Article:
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Many Wins: Our Health, Climate, Environment

The regenerative food system, where soil health is the central focus, is a holistic solution that yields many benefits.

Plants sequester carbon through photosynthesis.

From Climate Change Culprit to Hero

Regenerative farming systems can help turn current agricultural land from greenhouse gases emitter to sequester. Through photosynthesis, plants absorb carbon from the atmosphere. To store carbon in the soil, plants recruit the help of active microbes that exist in abundance only in healthy soil to decompose their residues and root exudates. This process turns organic compounds into nutrients for plants and carbon for soil [1].

Fruits grown in healthy soil are more nutrients-dense.

Healthier You

Our body needs more than N, P, K from those fertilizers. There are many more micro-nutrients we need from the food we consume. Where do those nutrients come from? Plants, like us, need many essential elements to build nutrient-rich tissues that other animals and we eat. Most of these elements, which will eventually be passed down to us, are obtained from healthy soil [2,3,4]--the main product of regenerative agriculture.

A farmer walks with his son back to the farm.

Food for Generations To Come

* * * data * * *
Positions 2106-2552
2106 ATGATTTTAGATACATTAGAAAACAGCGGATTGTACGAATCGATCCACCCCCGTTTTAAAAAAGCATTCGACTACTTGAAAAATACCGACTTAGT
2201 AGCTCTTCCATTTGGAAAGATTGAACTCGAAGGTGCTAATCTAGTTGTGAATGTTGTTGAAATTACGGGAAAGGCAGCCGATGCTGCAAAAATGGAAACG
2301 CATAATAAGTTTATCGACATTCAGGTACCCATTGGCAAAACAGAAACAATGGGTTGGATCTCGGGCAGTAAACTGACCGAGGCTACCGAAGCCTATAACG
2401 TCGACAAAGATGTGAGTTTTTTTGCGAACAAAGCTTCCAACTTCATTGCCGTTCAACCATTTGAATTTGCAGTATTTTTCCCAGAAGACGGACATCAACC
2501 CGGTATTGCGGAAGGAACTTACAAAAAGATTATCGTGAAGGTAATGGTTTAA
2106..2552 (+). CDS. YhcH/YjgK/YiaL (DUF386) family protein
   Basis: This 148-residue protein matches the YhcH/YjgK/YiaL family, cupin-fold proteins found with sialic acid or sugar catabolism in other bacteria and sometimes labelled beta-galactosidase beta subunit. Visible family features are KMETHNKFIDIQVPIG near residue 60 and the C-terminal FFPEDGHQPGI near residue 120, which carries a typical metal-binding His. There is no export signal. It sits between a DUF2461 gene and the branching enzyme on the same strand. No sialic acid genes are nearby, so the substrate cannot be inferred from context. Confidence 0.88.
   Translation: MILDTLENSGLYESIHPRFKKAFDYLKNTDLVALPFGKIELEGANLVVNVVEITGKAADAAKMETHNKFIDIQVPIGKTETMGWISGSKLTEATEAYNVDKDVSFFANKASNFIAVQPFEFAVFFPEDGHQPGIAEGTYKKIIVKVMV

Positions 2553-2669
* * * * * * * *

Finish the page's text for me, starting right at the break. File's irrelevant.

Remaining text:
We have seen firsthand how various implementations of regenerative principles restore degraded farmlands and bring back soil fertility. Increasing soil health also creates farm resilience to extreme weather events such as drought and flood [5], which become more common due to climate change.

1. A. Ontl, Todd, and Lisa A. Schulte. “Soil Carbon Storage.” Nature, Nature Publishing Group, 2012, www.nature.com/scitable/knowledge/library/soil-carbon-storage-84223790/. 2. FAO, UN. “Soil: An Essential Ingredient to Healthy Food and Nutrition.” YouTube, Food and Agriculture Organization of the United Nations, 16 Nov. 2015, www.youtube.com/watch?v=2olJ5zR4IGQ. 3. Arbuckle, Holly. “Soil, Food and the Elephant in the Room.” Soil Health Academy, Soil Health Academy, 22 Sept. 2020, soilhealthacademy.org/blog/soil-food-and-the-elephant-in-the-room/. 4. Institute, Rodale. “3 Studies That Show Healthy Soil = Healthy People.” Rodale Institute, Rodale Institute, 15 May 2020, rodaleinstitute.org/blog/3-studies-that-show-healthy-soil-healthy-people/. 5. FAO, UN. “Healthy Soils Are the Basis for Healthy Food Production.” Food and Agriculture Organization of the United Nations, Food and Agriculture Organization of the United Nations, 2015, www.fao.org/soils-2015/news/news-detail/en/c/277682/.